AP and Alabama’s AL.com win 2 Pulitzer Prizes each
May 7, 2023, 9:01 PM | Updated: May 8, 2023, 12:30 pm
NEW YORK (AP) — The Associated Press won two Pulitzer Prizes for journalism Monday, in public service and breaking news photography, for coverage of the Ukraine War that included startling images of Russia’s siege of Mariupol.
The New York Times was also honored with an international reporting award for its coverage of Russian killings in the Ukranian town of Bucha. Additional Pulitzers were given for work surrounding the U.S. Supreme Court’s decision overturning the Roe v. Wade abortion standard, the government’s policy of child separation at the border, and welfare spending in Mississippi.
AL.com, of Birmingham, Alabama, won two Pulitzers, in local reporting and commentary. The Los Angeles Times, The New York Times and the Washington Post also won two awards each.
For its public service award, the Pulitzers cited the work of AP’s videojournalist Mstyslav Chernov, photographer Evgeniy Maloletka, video producer Vasilisa Stepanenko and reporter Lori Hinnant. For nearly three weeks, AP had the only international journalists in Mariupol, capturing notable images of an injured, pregnant woman being rushed to medical help and Russia firing on civilian targets.
Mariupol’s deputy mayor said the world’s attention to the work pressured Russians to open an evacuation route, saving thousands of civilian lives.
“AP journalists have done courageous and important work in Ukraine throughout the war, shining a spotlight in particular on the human toll of the conflict,” said AP Senior Vice President and Executive Editor Julie Pace. “From dispelling Russian misinformation to contributing to the creation of a humanitarian corridor, their work has been an incredible public service and we’re so pleased that it has been honored by the Pulitzer board.”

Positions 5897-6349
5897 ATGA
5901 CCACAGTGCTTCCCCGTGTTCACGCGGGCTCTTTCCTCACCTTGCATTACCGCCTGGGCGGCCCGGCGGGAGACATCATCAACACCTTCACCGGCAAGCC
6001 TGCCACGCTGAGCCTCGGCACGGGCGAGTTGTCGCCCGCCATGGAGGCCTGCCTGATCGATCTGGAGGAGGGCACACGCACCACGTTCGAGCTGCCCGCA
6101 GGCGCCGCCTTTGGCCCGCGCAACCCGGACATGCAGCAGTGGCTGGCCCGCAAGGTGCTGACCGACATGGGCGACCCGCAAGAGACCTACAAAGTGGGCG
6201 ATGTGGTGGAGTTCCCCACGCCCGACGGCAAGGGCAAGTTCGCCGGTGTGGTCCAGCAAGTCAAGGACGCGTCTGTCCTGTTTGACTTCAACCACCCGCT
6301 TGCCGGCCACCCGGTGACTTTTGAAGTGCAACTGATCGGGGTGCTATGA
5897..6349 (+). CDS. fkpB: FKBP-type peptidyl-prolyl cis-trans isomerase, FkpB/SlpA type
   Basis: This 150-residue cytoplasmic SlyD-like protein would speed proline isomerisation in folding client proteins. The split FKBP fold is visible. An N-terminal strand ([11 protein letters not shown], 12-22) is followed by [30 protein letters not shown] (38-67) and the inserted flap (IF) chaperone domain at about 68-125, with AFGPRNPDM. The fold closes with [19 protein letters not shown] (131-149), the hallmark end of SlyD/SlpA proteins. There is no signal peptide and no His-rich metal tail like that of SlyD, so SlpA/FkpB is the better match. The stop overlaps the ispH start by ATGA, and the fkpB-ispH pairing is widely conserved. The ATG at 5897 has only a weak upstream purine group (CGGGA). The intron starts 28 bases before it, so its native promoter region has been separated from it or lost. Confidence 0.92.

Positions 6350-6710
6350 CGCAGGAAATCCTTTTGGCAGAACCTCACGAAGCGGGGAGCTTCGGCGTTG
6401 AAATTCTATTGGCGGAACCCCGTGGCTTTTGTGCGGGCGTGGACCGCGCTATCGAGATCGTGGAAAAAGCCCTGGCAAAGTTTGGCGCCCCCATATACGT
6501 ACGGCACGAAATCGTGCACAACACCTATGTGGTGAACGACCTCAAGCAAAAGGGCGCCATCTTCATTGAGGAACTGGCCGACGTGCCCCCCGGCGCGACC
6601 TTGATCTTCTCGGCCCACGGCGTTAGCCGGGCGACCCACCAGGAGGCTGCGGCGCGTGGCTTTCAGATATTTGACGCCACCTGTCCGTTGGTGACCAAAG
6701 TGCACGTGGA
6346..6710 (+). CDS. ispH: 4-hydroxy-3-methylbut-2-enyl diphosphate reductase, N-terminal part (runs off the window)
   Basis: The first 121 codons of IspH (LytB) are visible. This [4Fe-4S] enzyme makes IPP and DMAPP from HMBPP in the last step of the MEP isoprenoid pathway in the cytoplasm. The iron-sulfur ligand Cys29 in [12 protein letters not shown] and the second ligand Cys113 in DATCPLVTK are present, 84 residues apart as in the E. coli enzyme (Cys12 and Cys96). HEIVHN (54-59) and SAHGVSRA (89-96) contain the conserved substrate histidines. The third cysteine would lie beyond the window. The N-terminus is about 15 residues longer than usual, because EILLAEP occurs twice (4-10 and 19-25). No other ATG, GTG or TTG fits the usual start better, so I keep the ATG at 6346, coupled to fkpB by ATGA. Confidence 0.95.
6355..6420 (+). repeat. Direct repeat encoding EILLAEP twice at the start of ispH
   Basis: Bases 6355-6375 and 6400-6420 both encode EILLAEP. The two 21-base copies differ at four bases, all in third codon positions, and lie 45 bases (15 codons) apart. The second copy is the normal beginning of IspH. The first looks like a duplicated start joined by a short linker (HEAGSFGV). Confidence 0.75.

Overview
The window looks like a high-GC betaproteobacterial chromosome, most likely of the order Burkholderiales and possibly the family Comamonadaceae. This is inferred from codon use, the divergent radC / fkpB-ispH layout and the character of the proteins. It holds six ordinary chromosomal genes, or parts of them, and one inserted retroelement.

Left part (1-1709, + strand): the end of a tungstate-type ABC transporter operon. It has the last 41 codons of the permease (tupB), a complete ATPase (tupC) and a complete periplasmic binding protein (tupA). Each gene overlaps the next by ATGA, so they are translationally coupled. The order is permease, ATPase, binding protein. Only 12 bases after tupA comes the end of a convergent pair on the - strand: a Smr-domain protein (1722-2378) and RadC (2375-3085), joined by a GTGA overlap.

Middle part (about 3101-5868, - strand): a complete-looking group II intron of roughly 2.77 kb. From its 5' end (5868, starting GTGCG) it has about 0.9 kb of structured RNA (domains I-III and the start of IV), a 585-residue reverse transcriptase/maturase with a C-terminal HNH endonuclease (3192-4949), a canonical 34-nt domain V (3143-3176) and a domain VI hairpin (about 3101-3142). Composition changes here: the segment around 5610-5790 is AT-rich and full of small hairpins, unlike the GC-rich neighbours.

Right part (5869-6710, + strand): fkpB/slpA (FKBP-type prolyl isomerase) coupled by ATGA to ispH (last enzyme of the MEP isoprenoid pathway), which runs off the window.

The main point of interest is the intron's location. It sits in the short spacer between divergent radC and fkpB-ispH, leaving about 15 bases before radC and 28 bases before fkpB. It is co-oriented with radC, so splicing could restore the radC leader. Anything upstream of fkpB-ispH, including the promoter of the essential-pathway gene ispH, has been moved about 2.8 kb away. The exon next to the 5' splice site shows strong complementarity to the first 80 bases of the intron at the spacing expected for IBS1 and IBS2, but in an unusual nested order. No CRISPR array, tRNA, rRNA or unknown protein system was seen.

Maloletka was also part of AP’s team that won the prize for breaking news photography in Ukraine that included Bernat Armangue, Emilio Morenatti, Felipe Dana, Nariman El-Mofty, Rodrigo Abd and Vadim Ghirda.
The Washington Post’s Caroline Kitchener won for “unflinching reporting” on the consequences of the abortion decision, including the story of a Texas teenager who gave birth to twins after new restrictions denied her an abortion. The Post’s Eli Saslow won for feature writing.
The Atlantic won the Pulitzer for explanatory journalism for Caitlin Dickerson’s exhaustive probe of the Trump administration policy of separating parents from children at the U.S. border.
The Wall Street Journal won for its investigation into federal officials holding stock that could have been affected by government action, including dozens who reported trading stock in companies shortly before their own agencies announced enforcement actions against them.
The Los Angeles Times won for breaking news for its stories revealing a secretly recorded conversation with city officials making racist comments. The newspaper’s Christina House won for feature photography, for her images of a 22-year-old pregnant woman living on the street.
Kyle Whitmire, of AL.com, won a commentary award for “measured and persuasive columns” about how Alabama’s Confederate heritage and a legacy or racism.
His Alabama colleagues John Archibald, Ashley Remkus, Ramsey Archibald and Challen Stephens won a local reporting award for a probe into a local police force. Anna Wolfe, of Mississippi Today, was honored for her reporting on a former Mississippi governor sending federal welfare money to family and friends, including NFL Hall of Famer Brett Favre.
Andrew Long Chu, of New York magazine, won a Pulitzer for criticism.
Nancy Ancrum, Amy Driscoll, Luisa Yanez, Isadora Rangell and Lauren Constantino, of the Miami Herald, won for editorial writing.
Mona Chalabi, a contributor to The New York Times, won for illustrated reporting and commentary. The staff of Gimlet Media won for audio reporting.
The Pulitzers honor the best in journalism from 2022 in 15 categories, as well as eight arts categories focuses on books, music and theater.
The public service prize winner receives a gold medal. All other winners receive $15,000. The prizes were established in the will of newspaper publisher Joseph Pulitzer and first awarded in 1917.